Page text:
Bit-tech: Were the new chapters part of the story that you wanted to have in the Xbox 360, but either didn't have the time or the space [on the disc] to add them in?
I wouldn't say… narratively, some of the plot points as far as what's going on with this whole train section, that was very important to depict, and a little bit of that did get cut out of the 360 version. The Brumak fight, in my heart of hearts, I'd hoped would've made the 360 version but, six months before the Xbox version shipped, I knew it wasn't going to make it.
We could have forced it in there, but the game wouldn’t have come out last holiday season and it would not have been as good a product, it would not have had the level of polish that it did.
Development is all about making the appropriate mature trade-offs in what you're going to ship in the game, and The Brumak wound up only ended getting a cameo initially, which thankfully saved him for the PC version; so now everyone gets have their head stomped on by him.
Bit-tech: Did you find it difficult to maintain the original feel and pace of the game when developing the PC version of the game?
Well, Gears was very much designed around establishing this core combat loop of take cover and take out your enemy, throwing grenades at them and the emergence holes, and then suddenly start playing with that formula. Then, what we did with the original was one was start introducing giant monsters, going underground and Wretches and different combat scenarios, such as suddenly it’s dark out, the Kryll are there and you have to deal with that while you’re dealing with the regular combat.
What we’ve wound up doing with this section [the new chapters] is having this great grinder of combat, but all book ended with this beast that’s harassing you the entire time. So, there’s one section where the player is underneath the bridge and The Brumak is above, beating on the bridge; there’s another section where the player is trapped in a theatre while The Brumak is approaching on the bridge and you have no idea how you’re going to stop it, and he just keeps on making these appearances, reminding you that he’s there, reminding you that his presence is felt – which is what I like to call ‘Monster Foreplay’ – and eventually culminating in this battle sequence where you have to deal with him and figure out how to take him out.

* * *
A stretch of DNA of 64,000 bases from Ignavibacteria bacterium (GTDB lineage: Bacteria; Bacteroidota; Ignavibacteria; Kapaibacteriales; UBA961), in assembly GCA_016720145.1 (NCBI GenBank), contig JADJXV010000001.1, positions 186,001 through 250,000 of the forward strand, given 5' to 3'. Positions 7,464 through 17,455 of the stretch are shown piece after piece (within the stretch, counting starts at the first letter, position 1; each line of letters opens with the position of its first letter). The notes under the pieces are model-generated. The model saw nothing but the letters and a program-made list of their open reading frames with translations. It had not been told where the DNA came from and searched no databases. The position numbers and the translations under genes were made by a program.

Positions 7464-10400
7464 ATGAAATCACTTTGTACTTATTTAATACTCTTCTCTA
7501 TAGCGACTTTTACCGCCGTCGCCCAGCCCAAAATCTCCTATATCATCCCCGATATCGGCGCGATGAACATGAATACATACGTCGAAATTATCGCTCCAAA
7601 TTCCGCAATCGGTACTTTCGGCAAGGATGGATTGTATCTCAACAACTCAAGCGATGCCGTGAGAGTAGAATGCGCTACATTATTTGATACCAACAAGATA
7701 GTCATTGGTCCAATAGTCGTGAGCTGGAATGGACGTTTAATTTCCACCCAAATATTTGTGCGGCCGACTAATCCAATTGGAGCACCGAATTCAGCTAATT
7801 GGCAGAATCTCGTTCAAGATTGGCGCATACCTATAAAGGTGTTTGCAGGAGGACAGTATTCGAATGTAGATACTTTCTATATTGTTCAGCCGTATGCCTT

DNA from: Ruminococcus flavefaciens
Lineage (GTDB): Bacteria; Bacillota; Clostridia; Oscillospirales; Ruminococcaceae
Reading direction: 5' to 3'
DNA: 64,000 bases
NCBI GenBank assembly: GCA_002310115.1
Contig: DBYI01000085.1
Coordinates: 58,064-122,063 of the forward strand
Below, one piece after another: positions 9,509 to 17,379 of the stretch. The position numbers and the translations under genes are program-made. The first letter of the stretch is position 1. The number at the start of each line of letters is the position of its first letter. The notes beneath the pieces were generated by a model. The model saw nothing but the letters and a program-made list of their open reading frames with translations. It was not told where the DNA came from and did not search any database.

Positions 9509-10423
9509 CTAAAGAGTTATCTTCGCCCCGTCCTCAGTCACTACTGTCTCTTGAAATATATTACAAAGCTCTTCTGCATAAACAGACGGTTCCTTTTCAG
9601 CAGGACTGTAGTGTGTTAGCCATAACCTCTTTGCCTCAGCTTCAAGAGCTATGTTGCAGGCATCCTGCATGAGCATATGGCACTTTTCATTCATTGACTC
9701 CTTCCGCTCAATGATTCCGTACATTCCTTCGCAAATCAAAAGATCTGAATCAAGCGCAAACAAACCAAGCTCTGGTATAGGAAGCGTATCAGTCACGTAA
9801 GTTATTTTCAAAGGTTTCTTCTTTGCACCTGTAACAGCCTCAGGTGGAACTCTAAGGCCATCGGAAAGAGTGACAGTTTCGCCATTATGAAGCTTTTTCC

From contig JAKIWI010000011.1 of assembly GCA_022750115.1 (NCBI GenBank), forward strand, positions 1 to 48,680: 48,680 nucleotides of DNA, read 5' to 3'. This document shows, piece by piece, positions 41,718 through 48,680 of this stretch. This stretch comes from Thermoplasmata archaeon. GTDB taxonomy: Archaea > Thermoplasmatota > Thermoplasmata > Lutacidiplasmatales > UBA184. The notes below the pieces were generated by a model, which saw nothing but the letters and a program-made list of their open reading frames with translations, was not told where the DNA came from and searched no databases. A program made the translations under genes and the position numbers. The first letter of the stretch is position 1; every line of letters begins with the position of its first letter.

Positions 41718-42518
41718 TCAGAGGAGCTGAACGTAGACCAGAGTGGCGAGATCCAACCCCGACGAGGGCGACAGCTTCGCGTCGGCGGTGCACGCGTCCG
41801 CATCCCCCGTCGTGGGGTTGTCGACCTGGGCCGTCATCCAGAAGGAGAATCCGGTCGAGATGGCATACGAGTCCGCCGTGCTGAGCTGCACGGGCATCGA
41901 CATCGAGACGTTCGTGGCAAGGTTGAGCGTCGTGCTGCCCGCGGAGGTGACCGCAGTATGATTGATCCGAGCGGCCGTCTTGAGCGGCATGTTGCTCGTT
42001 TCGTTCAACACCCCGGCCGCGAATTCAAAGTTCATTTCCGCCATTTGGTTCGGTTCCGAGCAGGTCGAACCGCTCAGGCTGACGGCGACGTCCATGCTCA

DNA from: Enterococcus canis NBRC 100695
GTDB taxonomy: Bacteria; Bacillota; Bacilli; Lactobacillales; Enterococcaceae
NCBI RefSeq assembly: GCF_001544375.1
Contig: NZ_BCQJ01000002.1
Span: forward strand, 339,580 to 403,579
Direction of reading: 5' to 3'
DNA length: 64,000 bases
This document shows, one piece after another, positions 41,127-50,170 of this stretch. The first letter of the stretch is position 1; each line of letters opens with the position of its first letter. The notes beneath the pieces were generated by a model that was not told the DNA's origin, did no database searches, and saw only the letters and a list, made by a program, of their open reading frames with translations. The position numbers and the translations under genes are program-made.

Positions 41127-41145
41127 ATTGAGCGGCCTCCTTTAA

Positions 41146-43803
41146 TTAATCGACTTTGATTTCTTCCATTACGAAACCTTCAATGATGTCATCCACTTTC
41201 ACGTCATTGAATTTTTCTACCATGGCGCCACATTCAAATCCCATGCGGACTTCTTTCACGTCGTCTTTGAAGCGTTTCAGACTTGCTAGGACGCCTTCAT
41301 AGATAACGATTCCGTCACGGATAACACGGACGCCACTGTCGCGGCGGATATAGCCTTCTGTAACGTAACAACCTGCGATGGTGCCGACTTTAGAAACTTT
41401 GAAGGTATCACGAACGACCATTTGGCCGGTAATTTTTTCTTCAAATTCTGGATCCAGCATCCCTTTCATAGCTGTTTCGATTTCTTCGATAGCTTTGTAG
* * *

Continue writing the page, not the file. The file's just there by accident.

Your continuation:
Bit-tech: Do you worry at all that PC gamers may find the game too console orientated?
PC gamers may have a little bit of that hesitation at first, but once they fire up the game at 1920 x 1200 and they see the detail on the characters and they hear the great audio, and they download the new maps available via the community...I think they’ll get over it pretty frickin’ quickly.
Bit-tech: It was put to us recently that because the current generation of consoles (Xbox 360 and PS3) don’t support many of the features in the DX10 code path that PC graphics in general would suffer. What are your thoughts on this?
Well, we wanted to cast the net as wide as possible as far as the amount of possible systems Gears could run on. So, being on DX9 and running on Windows XP and Vista, we just wanted to make sure we could run on as many systems as humanly possible...it was just good business sense for us. But, if you have a kick-ass system, if you have all the latest [hardware] loaded up there then the game is just going to shine that much better.
Bit-tech: Moving away from the game for a moment, you’re known as something of a ‘celebrity designer’. Is this a role you’re comfortable with?
No, it’s awkward every day. Mark Rein’s hand is permanently up my ass manipulating my mouth.
We tried imagining this, but it seemed like a bad idea.
No, thing is, growing up, like, I love Shigeru Miyamoto. I finally got to meet him years ago and I’ve ran into him a few times since then, it’s always been the highlight of any E3 or any conference, and I just remember reading an interview with him where he was talking about being a child and going to caves in Kyoto and exploring and things like that. I didn’t quite have caves growing up but I did dress up as a ninja and sneak out of my house at four in morning and light fires, like every good red-blooded American child should, and I just remember wanting to know who the people were behind these games. So, if I can put some hair gel on and go evangelise the product then by all means, man, it’s just fun to do. It’s good job security too.
This was meant as a joke, and laugh we did. But, there's a serious point here too. Clearly Cliff, to use his proper name, understands his value as both a designer and a brand, and naturally it makes him just as much a commodity as the games he makes.